Job vainly imagines what rejoicing and gladness would come over him if he could bid mortal life goodbye (Job 3:22). However, because he is unable to bring himself to the point of suicide for a restraining sense of fear toward God, Job continues to “eat” food in order to survive albeit with “sighing” and “roarings” all throughout the unpleasant exercise (Job 3:24). Nevertheless, at sundry times, a gust of divine providence clears the smoke to allow the depressed sinner to breathe a breath of fresh air, and thus he is made to remember the real problem all along. Such an allusion is made in Job 3:23 to underscore the main issue; namely, that Job feels forsaken by God and lost in sin (Job 3:23; Ps. 51:11-12).
Job 3:11-12 | Delusional & Suicidal Worldly Sorrow: Job 3:11-12 (Matt. 26:24)
Job could have killed himself. He didn’t! Job could have turned to rioting and drunkenness to ease his pain (Isa. 22:13, 1 Cor. 15:32, 1 Sam. 28:21-25). He didn’t! Rather, in this respect, Job chose to be patient and wait upon God… and in the end he wasn’t disappointed. The pity and tender mercy of the Almighty prevailed at last to gloriously restore his soul! “Behold, we count them happy which endure. Ye have heard of the patience of Job, and have seen the end of the Lord; that the Lord is very pitiful, and of tender mercy.” (James 5:11).
Job 3:5 | Shadow of Death: Job 3:5, 24:17 (Ps. 23:4, 44:19, 107:10, 14, Isa. 9:2, Jer. 2:6, 13:16, Amos 5:8)
In this era of redemption from Noah to Abraham, as the New World was being repopulated, it became apparent to all that the Almighty would not suffer mankind to live as long as before in the Old World. The lifespan of mankind was rapidly decreasing (Gen. 11:10-30)! If Joktan’s name was prophetic like his brother Peleg’s name, then this drastic shortening of days among men was in fulfillment of a prophetic word delivered by Eber under inspiration (Gen. 10:25). Accordingly, a steady decline can be observed on average in the biblical genealogies. Noah lived to 950 years old, Shem lived 600 years old, Arphaxad lived 438 years old, Salah lived 433 years old, Eber lived 464 years old, Peleg lived 239 years old, Reu lived 239 years old, Serug lived 230 years old, Nahor lived 148 years old, Terah lived 205 years old, and Abraham lived 175 years old. Given the circumstances, life expectancy would have been a major topic of conversation.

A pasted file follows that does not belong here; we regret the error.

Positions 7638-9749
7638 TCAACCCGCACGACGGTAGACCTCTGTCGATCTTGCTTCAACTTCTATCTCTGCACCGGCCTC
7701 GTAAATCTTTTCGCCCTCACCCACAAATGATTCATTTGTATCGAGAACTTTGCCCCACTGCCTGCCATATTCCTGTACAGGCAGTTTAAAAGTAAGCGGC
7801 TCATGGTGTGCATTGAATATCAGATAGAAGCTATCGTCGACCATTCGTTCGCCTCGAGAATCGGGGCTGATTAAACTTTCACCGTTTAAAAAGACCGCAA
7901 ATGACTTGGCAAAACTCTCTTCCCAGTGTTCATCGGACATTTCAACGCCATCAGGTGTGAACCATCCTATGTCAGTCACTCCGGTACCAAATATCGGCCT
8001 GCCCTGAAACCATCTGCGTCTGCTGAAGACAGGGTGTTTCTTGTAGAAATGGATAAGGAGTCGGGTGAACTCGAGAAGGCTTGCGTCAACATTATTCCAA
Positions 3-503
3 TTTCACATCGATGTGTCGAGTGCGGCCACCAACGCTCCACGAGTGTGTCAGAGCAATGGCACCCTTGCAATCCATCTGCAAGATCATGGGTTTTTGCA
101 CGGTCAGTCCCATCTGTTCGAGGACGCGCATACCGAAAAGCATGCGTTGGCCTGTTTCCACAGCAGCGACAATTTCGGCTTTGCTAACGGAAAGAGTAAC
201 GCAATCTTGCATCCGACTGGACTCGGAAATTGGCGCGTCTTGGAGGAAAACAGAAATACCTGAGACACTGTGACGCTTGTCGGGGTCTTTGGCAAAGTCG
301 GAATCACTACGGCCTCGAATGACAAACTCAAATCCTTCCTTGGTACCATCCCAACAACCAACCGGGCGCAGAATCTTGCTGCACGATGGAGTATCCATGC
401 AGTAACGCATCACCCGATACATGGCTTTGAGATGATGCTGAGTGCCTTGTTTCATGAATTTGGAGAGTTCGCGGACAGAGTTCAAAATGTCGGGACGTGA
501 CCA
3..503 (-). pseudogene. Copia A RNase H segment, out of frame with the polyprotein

Fathers would greet the up-and-coming generations among their children, grandchildren, and great grandchildren with a foreboding sense of death. It would be commonly spoken about. Sinners would be distressed over it! For, unless something changed, their beloved children were expected to live hundreds of years less than their fathers! Who knows what popular theories were floating around the ancient societies of sinners in these days? Demonic conspiracy theories were clearly prevailing upon all the subjects of Nimrod at Babel before the scattering (Gen. 10:8-10, 11:1-9)! Nevertheless, one thing was for sure: Death was encroaching upon men like darkness at sunset, when shadows grow large and steadily creep upon mankind. From this vantage point, the presence of death was staining the pride and glory of sinners worldwide (Isa. 23:9)! Therefore, unique figures of speech, like “the shadow of death”, would have been employed by wise men to capture the reality of the human experience at hand.